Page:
'The Voice Australia' Host Calls for Muslim Immigration Ban Down Under

Sonia Kruger - Getty - H 2016
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Nine Network personality Sonia Kruger says she "wants to feel safe" while acknowledging that her views might be considered "extreme."

The Voice Australia and daytime TV host Sonia Kruger on Tuesday defended comments she made the previous day on the Nine Network, calling for Australia to put a halt to Muslim immigration.

In the controversial comments made on Nine’s breakfast TV show, Today, Kruger, who has also hosted Big Brother and Dancing With the Stars in Australia, said: “Personally, I would like to see it [Muslim migration] stop now for Australia."

“I want to feel safe, as all of our citizens do when they go out to celebrate Australia Day, and I’d like to see freedom of speech,” she said.

Kruger said she was moved to speak out after watching the horrific news footage of the Bastille Day tragedy in Nice, France, over the weekend.

Saying she agreed with conservative News Corp. columnist Andrew Bolt, who wrote on Monday, "Why have jihadist terrorists made France Europe’s bloodiest battlefield? Simple answer: Because France let in the most Muslims," Kruger said, "Andrew Bolt has a point here, that there is a correlation between the number of people who are Muslim in a country and the number of terrorist attacks."

She said she had "a lot of friends who are Muslim who are peace-loving, who are beautiful people, but there are fanatics."

“If you look at Japan, it has a population of 174 million and 100,000 Muslims, and you never hear of terrorist attacks in Japan,” she added.

Subsequently on Twitter, Kruger wrote, “as a mother, I believe it’s vital in a democratic society to be able to discuss these issues without automatically being labeled racist.”

The Nine Network defended its star, saying in a statement that it believes in "freedom of speech, and the Mixed Grill segment on The Today Show is a place where that happens. Sonia, David and Lisa each expressed a variety of opinions on the show this morning.”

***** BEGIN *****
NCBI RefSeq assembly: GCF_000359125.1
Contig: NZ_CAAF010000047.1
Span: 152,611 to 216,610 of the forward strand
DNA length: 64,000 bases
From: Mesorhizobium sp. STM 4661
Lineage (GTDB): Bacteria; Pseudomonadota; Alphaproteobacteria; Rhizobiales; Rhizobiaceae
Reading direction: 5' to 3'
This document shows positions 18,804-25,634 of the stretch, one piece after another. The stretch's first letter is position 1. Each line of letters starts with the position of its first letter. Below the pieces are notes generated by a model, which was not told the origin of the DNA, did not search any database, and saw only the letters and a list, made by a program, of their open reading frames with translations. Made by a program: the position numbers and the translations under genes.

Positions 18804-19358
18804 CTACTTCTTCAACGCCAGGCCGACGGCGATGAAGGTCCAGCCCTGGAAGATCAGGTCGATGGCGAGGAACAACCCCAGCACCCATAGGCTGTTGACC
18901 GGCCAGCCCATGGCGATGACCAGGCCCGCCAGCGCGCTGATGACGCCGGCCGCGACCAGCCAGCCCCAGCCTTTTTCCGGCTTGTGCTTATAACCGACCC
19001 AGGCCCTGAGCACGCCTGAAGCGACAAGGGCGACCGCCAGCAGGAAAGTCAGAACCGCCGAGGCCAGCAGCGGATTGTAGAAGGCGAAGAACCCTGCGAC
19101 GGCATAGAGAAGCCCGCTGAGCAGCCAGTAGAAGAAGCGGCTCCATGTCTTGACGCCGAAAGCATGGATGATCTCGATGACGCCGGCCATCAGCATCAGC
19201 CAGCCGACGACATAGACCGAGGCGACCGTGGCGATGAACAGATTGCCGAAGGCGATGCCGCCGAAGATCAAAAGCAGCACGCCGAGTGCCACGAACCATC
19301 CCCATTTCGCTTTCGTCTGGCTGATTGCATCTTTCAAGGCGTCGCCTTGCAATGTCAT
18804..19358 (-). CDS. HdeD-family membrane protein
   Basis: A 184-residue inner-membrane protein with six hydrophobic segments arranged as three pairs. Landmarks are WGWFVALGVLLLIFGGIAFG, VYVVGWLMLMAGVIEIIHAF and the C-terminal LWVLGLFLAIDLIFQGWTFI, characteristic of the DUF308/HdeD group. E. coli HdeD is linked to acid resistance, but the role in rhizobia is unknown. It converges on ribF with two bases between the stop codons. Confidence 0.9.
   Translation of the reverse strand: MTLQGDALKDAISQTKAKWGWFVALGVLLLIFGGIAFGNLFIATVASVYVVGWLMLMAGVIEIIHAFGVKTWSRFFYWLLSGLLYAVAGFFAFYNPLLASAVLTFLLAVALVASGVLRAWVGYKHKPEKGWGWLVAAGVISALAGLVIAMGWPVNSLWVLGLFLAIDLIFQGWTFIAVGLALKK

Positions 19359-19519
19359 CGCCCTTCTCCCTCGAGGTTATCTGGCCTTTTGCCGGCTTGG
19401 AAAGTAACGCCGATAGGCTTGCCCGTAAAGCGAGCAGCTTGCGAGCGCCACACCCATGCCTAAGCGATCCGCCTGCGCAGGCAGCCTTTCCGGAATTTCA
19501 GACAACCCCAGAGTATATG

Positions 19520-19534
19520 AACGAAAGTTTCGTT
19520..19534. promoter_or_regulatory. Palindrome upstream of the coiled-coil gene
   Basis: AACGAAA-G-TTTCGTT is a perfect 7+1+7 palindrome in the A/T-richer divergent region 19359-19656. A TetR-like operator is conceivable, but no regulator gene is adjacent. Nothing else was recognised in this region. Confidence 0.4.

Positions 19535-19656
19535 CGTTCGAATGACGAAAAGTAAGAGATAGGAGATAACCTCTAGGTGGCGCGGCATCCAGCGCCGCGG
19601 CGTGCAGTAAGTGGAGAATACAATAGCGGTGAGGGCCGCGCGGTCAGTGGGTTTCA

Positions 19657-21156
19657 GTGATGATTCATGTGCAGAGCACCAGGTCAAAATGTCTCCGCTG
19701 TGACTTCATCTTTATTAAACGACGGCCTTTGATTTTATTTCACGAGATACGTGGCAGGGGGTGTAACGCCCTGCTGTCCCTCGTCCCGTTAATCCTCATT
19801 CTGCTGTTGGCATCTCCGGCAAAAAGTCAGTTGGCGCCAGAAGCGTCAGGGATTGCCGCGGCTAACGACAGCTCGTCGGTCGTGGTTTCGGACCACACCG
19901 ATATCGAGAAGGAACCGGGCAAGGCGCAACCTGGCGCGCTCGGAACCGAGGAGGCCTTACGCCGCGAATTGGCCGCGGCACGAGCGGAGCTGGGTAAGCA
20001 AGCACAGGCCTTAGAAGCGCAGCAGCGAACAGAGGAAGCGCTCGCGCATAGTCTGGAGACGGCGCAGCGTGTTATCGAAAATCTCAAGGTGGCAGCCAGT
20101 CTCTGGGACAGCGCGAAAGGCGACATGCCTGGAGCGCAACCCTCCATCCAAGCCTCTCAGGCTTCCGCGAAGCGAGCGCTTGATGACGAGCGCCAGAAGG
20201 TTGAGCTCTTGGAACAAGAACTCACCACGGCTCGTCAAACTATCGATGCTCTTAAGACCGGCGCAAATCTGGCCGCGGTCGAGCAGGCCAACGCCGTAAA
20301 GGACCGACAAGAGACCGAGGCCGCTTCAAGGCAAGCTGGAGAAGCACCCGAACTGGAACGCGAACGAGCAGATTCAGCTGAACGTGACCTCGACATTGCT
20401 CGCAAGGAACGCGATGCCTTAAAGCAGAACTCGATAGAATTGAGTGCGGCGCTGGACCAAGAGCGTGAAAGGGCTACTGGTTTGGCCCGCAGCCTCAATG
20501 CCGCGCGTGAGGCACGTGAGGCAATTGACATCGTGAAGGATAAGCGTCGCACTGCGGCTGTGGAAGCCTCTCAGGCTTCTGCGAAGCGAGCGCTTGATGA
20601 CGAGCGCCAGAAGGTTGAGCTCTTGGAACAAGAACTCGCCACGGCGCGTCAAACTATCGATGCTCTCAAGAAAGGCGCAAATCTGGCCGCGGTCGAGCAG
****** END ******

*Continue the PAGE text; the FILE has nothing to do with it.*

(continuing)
The comments unleashed a a firestorm of debate on both social and traditional media down under, with Kruger variously described as racist and brave for airing her personal views.

Australia's Race Discrimination Commissioner Tim Soutphommasane tweeted afterwards: “This stereotyping of Muslims does nothing but breed hate.”

The president of the Islamophobia Register Australia, lawyer Mariam Veiszadeh, told public broadcaster the Australian Broadcasting Corp. that Kruger's comments could be inflammatory and risked being fed directly into Islamic State propaganda.

"People have a right to be concerned [after the Nice attack], we cannot control what the terrorists do, but we can control how we react to them," she said. "I would urge everyone to consider how we are responding and to ensure that we are responding in a way that does not add fuel to the fire. Her proposal unfortunately is not only potentially unconstitutional but also potentially in breach of international legal obligations and also runs the risk of feeding directly into ISIS propaganda."

In an emotional defense Tuesday, Kruger told her morning TV audience, “I acknowledge my views yesterday may have been extreme,” but she’d been “rocked to the core” by recent acts of terrorism.

“We have witnessed too many atrocities in the name of terrorism. Last week’s attack on men, women and children in Nice left me in utter disbelief. I saw the image of a baby covered in a plastic sheet with a doll lying beside her…the thought that it could happen here terrifies me.”

 “It’s a complex issue with no simple answer that cannot be fully discussed on a simple TV segment,” the TV host added.

“It’s a privilege to live in Australia, which embraces a multicultural society, but there is no simple answer here, and if we are to find a solution to a situation, at the very least we need to be able to discuss it,” Kruger finished.